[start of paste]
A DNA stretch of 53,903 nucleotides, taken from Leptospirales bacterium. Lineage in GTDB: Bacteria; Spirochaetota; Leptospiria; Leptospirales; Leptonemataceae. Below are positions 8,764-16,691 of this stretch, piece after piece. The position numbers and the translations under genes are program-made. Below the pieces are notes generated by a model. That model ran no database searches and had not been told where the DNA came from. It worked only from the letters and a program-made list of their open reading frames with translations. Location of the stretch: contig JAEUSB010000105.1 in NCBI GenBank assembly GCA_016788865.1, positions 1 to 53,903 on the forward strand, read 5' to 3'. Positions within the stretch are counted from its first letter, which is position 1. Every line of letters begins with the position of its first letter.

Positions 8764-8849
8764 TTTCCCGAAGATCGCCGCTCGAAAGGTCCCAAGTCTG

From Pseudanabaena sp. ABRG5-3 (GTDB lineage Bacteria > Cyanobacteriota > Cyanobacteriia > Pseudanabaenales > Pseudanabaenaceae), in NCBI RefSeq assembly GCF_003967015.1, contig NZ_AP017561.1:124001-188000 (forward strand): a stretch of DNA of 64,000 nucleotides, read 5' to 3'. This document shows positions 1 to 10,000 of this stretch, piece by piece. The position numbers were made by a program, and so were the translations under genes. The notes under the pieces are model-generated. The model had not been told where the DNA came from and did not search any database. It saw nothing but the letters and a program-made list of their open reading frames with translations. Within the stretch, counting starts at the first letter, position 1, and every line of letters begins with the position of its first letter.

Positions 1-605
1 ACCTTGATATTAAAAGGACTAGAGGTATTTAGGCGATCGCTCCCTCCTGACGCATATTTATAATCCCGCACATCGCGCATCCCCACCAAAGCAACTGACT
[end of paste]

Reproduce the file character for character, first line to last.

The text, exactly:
A DNA stretch of 53,903 nucleotides, taken from Leptospirales bacterium. Lineage in GTDB: Bacteria; Spirochaetota; Leptospiria; Leptospirales; Leptonemataceae. Below are positions 8,764-16,691 of this stretch, piece after piece. The position numbers and the translations under genes are program-made. Below the pieces are notes generated by a model. That model ran no database searches and had not been told where the DNA came from. It worked only from the letters and a program-made list of their open reading frames with translations. Location of the stretch: contig JAEUSB010000105.1 in NCBI GenBank assembly GCA_016788865.1, positions 1 to 53,903 on the forward strand, read 5' to 3'. Positions within the stretch are counted from its first letter, which is position 1. Every line of letters begins with the position of its first letter.

Positions 8764-8849
8764 TTTCCCGAAGATCGCCGCTCGAAAGGTCCCAAGTCTG

From Pseudanabaena sp. ABRG5-3 (GTDB lineage Bacteria > Cyanobacteriota > Cyanobacteriia > Pseudanabaenales > Pseudanabaenaceae), in NCBI RefSeq assembly GCF_003967015.1, contig NZ_AP017561.1:124001-188000 (forward strand): a stretch of DNA of 64,000 nucleotides, read 5' to 3'. This document shows positions 1 to 10,000 of this stretch, piece by piece. The position numbers were made by a program, and so were the translations under genes. The notes under the pieces are model-generated. The model had not been told where the DNA came from and did not search any database. It saw nothing but the letters and a program-made list of their open reading frames with translations. Within the stretch, counting starts at the first letter, position 1, and every line of letters begins with the position of its first letter.

Positions 1-605
1 ACCTTGATATTAAAAGGACTAGAGGTATTTAGGCGATCGCTCCCTCCTGACGCATATTTATAATCCCGCACATCGCGCATCCCCACCAAAGCAACTGACT